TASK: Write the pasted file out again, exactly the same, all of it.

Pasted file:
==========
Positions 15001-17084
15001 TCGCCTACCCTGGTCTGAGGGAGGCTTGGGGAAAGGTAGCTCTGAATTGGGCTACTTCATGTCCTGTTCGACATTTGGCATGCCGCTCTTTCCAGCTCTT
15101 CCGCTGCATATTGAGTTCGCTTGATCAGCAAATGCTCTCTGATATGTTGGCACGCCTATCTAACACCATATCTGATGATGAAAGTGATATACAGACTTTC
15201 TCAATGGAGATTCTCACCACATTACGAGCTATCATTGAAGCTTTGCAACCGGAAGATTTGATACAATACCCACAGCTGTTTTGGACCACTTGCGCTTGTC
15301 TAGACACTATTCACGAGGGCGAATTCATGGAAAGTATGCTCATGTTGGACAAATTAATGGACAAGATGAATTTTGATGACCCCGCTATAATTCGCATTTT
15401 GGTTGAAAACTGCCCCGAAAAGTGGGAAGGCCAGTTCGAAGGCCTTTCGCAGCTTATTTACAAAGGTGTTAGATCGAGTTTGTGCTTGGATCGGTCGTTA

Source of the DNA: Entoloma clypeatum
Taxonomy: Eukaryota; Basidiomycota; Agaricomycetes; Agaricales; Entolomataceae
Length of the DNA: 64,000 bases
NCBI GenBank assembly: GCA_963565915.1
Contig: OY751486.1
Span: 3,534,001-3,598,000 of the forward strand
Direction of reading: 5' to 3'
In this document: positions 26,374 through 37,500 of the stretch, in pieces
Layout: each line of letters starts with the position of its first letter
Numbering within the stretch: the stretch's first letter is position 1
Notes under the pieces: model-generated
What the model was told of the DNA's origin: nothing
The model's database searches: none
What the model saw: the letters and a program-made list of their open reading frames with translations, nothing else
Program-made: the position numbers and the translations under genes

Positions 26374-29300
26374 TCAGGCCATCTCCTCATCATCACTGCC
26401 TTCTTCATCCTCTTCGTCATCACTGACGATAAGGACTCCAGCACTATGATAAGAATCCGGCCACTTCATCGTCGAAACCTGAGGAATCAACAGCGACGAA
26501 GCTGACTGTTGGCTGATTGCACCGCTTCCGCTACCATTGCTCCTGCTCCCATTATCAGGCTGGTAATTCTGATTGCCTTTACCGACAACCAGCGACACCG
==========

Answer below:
Positions 15001-17084
15001 TCGCCTACCCTGGTCTGAGGGAGGCTTGGGGAAAGGTAGCTCTGAATTGGGCTACTTCATGTCCTGTTCGACATTTGGCATGCCGCTCTTTCCAGCTCTT
15101 CCGCTGCATATTGAGTTCGCTTGATCAGCAAATGCTCTCTGATATGTTGGCACGCCTATCTAACACCATATCTGATGATGAAAGTGATATACAGACTTTC
15201 TCAATGGAGATTCTCACCACATTACGAGCTATCATTGAAGCTTTGCAACCGGAAGATTTGATACAATACCCACAGCTGTTTTGGACCACTTGCGCTTGTC
15301 TAGACACTATTCACGAGGGCGAATTCATGGAAAGTATGCTCATGTTGGACAAATTAATGGACAAGATGAATTTTGATGACCCCGCTATAATTCGCATTTT
15401 GGTTGAAAACTGCCCCGAAAAGTGGGAAGGCCAGTTCGAAGGCCTTTCGCAGCTTATTTACAAAGGTGTTAGATCGAGTTTGTGCTTGGATCGGTCGTTA

Source of the DNA: Entoloma clypeatum
Taxonomy: Eukaryota; Basidiomycota; Agaricomycetes; Agaricales; Entolomataceae
Length of the DNA: 64,000 bases
NCBI GenBank assembly: GCA_963565915.1
Contig: OY751486.1
Span: 3,534,001-3,598,000 of the forward strand
Direction of reading: 5' to 3'
In this document: positions 26,374 through 37,500 of the stretch, in pieces
Layout: each line of letters starts with the position of its first letter
Numbering within the stretch: the stretch's first letter is position 1
Notes under the pieces: model-generated
What the model was told of the DNA's origin: nothing
The model's database searches: none
What the model saw: the letters and a program-made list of their open reading frames with translations, nothing else
Program-made: the position numbers and the translations under genes

Positions 26374-29300
26374 TCAGGCCATCTCCTCATCATCACTGCC
26401 TTCTTCATCCTCTTCGTCATCACTGACGATAAGGACTCCAGCACTATGATAAGAATCCGGCCACTTCATCGTCGAAACCTGAGGAATCAACAGCGACGAA
26501 GCTGACTGTTGGCTGATTGCACCGCTTCCGCTACCATTGCTCCTGCTCCCATTATCAGGCTGGTAATTCTGATTGCCTTTACCGACAACCAGCGACACCG